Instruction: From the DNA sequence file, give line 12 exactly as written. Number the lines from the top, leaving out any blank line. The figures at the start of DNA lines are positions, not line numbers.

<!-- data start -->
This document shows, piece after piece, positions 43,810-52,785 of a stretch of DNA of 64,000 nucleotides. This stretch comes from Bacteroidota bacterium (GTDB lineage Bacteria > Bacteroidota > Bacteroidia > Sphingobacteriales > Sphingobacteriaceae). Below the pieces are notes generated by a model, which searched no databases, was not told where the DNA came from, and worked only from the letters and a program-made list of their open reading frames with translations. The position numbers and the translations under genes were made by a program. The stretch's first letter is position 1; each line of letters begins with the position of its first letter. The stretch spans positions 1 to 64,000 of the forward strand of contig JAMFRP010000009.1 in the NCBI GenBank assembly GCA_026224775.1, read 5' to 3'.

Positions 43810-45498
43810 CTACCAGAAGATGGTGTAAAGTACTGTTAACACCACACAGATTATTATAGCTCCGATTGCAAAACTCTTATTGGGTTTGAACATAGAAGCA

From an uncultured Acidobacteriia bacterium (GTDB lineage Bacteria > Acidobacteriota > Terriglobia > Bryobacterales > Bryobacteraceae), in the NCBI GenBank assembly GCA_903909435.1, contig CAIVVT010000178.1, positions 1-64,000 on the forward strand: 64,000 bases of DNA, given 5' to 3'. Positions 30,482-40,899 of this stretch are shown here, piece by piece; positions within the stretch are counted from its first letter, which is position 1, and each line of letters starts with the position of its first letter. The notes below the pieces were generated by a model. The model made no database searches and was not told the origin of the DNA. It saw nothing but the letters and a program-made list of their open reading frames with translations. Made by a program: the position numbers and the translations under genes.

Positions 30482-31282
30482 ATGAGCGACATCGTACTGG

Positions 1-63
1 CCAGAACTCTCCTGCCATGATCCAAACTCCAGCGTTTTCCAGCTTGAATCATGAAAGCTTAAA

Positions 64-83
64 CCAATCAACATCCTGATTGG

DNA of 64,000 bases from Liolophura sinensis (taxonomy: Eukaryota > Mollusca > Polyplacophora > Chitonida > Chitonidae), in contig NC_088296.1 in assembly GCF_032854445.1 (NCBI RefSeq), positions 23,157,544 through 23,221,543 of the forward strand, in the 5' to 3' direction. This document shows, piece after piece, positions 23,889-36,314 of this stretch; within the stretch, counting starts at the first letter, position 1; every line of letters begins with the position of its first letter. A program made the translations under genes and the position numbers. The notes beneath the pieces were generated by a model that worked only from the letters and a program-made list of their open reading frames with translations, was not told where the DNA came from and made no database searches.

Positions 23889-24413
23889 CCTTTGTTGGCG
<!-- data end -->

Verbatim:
Positions 23889-24413